Rabbit Advocacy Animal Matters
Robben Island in crisis
Robben Island's natural
environment is in a state of crisis, with animals like bontebok, springbok,
fallow deer and rabbits starving to death because of a lack of vegetation on
this important World Heritage Site.Carcasses are lying in dry veld, where only inedible khakibos weeds are still
Environmentalists warned the
island's prestigious World Heritage Site status, previously threatened because
of the poor environmental management, could again come under review.
Although some mammals have been removed during the past year, there is not
enough suitable food on the island for those left behind. And while a rabbit
culling programme was initiated, it was stopped - apparently because the
contractor had not been paid.
Comment: Rabbit Advocacy was recently contacted by the World Society for the Protection of Animals regarding an inquiry they had received about how to humanely manage a population of feral rabbits on an island. Further information elicited was that it was in reference to the rabbits living on Robben Island. We did a search and found that there are estimated to be 4,000 – 5, 000 of these critters! CapeNature, responsible for biodiversity conservation in the area, prohibits the live removal of the European rabbit. Regarded as an exotic invasive species, South Africa does not want rabbits released anywhere on the mainland, fearing a "catastrophic event" similar to Australia's invasion of rabbits. Evidently there have been many previous offers of rescue for not only the rabbits, but other wildlife, but other than a worsening situation, there has been little change. The day-to-day suffering and death among the various species is taking its toll. True to human form, there's the usual bickering, fighting, and politics at play among various groups and officials, instead of an efficient collaboration to save the animals.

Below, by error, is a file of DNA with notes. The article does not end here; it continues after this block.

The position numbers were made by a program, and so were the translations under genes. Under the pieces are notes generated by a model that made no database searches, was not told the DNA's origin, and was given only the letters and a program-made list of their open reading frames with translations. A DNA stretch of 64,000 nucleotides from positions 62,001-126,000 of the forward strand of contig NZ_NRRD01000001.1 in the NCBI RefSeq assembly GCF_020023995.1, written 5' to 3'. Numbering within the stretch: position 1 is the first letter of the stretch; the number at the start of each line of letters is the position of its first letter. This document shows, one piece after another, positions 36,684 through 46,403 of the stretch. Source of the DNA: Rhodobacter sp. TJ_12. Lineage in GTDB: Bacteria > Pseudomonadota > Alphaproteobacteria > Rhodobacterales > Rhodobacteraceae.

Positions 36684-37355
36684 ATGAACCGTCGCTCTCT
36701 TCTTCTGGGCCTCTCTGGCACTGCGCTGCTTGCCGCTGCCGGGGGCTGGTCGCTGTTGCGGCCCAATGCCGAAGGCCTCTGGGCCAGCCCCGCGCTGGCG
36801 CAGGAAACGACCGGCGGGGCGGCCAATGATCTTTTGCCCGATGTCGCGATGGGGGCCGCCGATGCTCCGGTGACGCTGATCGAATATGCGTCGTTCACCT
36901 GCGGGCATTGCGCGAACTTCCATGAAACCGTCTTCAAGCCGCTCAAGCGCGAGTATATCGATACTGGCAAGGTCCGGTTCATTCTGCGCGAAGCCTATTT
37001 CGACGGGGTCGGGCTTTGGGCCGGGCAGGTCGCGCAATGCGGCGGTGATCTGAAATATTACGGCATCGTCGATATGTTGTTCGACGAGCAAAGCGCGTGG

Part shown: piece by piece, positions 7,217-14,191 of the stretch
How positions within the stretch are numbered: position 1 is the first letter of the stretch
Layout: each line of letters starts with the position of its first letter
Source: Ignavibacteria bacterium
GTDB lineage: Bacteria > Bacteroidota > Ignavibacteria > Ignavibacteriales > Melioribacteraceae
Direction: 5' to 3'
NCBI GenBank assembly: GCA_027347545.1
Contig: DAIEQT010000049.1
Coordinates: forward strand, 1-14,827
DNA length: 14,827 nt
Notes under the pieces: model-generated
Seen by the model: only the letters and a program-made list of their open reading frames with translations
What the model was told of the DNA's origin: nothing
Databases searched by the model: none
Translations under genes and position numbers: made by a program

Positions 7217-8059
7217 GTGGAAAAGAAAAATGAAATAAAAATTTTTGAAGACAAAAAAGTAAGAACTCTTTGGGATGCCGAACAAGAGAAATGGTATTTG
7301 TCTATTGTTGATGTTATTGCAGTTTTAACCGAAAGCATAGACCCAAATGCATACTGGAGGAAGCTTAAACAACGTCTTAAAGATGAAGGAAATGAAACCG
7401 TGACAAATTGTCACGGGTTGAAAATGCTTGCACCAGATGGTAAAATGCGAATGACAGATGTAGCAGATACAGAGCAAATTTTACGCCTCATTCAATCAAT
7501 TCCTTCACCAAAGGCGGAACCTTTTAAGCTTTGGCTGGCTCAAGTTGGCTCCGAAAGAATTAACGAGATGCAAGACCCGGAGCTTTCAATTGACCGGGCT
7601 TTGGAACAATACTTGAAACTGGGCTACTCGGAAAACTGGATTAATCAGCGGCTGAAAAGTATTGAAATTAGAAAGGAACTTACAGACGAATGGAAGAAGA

Problems at Robben Island, Mandela jail site (excerpt)
The island's problems even include an infestation of 4,000 rabbits, who have overrun the world heritage site treasured for its colonies of penguins and endangered birds.
Rabbits have nibbled away what little vegetation grows in the barren soil — including Nel's garden. The bunny population exploded after authorities removed 100 wild cats that had been stalking rare birds, including the endangered black oyster catcher.
The flash of rabbit tails punctuates the landscape they are decimating. Wildlife officials and local game reserve owners must bring in food for other island animals, and plan to move the estimated 200 European fallow deer — regarded as an alien species and so not allowed under South Africa's strict conservation rules — to mainland parks.
Animal welfare groups initially protested plans to kill the rabbits. But now, even the head of the Society for Prevention of Cruelty to Animals, Allan Perrins, concedes that "the rabbits must go.”
CapeNature advises on the management of alien animals on Robben Island, 29 May 2008 (excerpt)
The live removal of rabbits to the
mainland to be strictly prohibited.
Although fluffy and cute and probably an ideal pet, the European rabbit (Oryctolagus cuniculus) is on a global scale one of the most pernicious and destructive invasive species. The rabbit has successfully invaded every continent except Asia and Antarctica causing massive negative impacts on the environment wherever they have invaded. It is not perchance that rabbits are is listed as one of the world’s worst invasive alien species by the IUCN/SSC’s Invasive Species Specialist Group and are in fact regarded by some, along with the common rat, as being one of the world’s five worst invasive species.